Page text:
We had dinner last night with our friends, Tim and Debbie, whose daughter Tanya is one of Megan's best friends.
Debbie, who works at Sony Pictures, told us that they had seen a preview of the new Spiderman movie. She gave it a "thumbs up."
"I didn't see the first one," she said. "But everyone says the sequel was even better."
Spiderman was the film that really set me off about the studios' practice of making good movies that are unneccesarily inappropriate for children to see -- but marketing them to kids anyway.
I told her that while I thought the first Spiderman movie was a terrific film, I thought it was way more violent than it needed to be; that the violence could have been toned down enough for a PG rating without losing any of the drama or action. I asked how this one stacked up.
Tim said, "There was one scene in there that was over the top. Even the adults in the audience were squeamish."
"Could they have lost that scene without hurting the film?" I asked.
"Oh, of course," he said.
I sighed. "Of course, they think they need that for the teen audience."
Debbie concurred. "It gives them street cred with adolescent boys."
But I wondered -- if the movie was good and had a PG rating, wouldn't the teenage boys follow? "Look at the business Shrek 2 is doing. People are seeing it again and again because it's so good. The audience for a really good family film is huge."
"I know. Every year Pixar or Dreamworks comes out with a Shrek or Finding Nemo and it breaks box office records," agreed Debbie.
Other than that, the family had enjoyed attending the preview screening. "We even got to meet Sam Raimi," Debbie said.
"Oh, the guy in Ghostbusters?" asked my husband. Too bad he wasn't kidding.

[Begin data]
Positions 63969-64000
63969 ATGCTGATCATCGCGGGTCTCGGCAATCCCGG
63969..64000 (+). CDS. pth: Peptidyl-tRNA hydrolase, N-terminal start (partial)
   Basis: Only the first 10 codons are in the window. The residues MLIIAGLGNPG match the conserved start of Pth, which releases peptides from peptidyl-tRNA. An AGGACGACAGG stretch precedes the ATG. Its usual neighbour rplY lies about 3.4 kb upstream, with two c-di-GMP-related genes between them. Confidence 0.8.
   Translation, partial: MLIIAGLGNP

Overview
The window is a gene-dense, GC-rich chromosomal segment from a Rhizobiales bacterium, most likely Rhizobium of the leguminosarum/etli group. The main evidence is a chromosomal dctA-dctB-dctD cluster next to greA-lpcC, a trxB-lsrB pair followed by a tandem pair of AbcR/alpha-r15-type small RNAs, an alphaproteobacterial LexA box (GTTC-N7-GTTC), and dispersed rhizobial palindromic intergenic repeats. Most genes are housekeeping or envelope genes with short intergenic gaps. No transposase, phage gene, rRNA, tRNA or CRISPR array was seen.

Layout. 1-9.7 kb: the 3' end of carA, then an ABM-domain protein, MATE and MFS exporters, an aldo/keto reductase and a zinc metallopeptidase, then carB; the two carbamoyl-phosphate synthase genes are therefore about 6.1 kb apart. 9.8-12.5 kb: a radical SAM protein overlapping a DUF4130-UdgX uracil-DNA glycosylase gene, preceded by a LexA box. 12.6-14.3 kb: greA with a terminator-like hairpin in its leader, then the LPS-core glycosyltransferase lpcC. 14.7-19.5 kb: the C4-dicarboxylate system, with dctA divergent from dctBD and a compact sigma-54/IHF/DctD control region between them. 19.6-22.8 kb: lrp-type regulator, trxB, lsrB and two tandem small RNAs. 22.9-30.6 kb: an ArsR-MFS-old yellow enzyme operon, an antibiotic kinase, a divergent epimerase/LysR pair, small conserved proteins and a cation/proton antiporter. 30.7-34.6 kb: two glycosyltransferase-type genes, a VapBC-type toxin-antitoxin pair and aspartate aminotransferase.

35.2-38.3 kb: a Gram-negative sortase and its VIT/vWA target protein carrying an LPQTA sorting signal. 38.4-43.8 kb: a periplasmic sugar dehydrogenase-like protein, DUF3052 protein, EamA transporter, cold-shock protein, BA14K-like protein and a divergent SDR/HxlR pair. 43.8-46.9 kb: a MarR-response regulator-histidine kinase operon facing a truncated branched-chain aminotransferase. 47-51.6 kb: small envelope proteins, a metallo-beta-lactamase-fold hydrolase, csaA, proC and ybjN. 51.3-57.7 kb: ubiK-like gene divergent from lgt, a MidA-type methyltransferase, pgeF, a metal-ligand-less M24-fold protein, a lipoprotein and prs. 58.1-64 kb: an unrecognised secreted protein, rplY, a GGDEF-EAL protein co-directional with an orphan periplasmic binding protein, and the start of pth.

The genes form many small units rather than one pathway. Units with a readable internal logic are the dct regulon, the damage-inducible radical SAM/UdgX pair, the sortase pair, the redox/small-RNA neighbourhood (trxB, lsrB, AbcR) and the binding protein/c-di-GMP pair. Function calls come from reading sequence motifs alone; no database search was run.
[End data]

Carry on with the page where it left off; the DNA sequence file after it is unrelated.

"No, that was Harold Ramis," I told him. "Sam Raimi directed the Spiderman movies."
"When he saw Tanya, he really wanted to know what she thought of the film," Debbie said. "But she got shy and wouldn't answer."
"Did you tell him that you thought that one scene was over the top?"
Debbie looked a little bit horrified. "You can't tell that to one of your directors at a screening! I told him we loved it."
"Well, someone should tell him!" I said. "I wish I'd been there. I've been waiting two years to tell him what I thought of Spiderman."
I imagined I could see Debbie making a mental note not to bring me to any of her studio's screenings...
The thing is, I loved Spiderman and I am looking forward to seeing the sequel (although I will probably have to wait for the DVD). As a one-time member of the WGA, I support the writer's and director's right to make the film they want to make. What I take offense at is when they make a movie where the objectionable scenes are truly gratuitous -- in other words, where they go farther than necessary to make their point -- and then advertise the film on Nickelodeon and come out with toys based on the movie and product tie-ins at McDonald's. They shouldn't be trying to have it both ways. If the movie is not appropriate for kids, don't market it to them. That's all I'm saying...
Then again, the parents who bring their children to the theater to see these films are also to blame. The practice would stop if more parents of young kids waited for the DVD. Movies do very well with just the teen and adult audience... but I think they would notice a big drop if the families bowed out...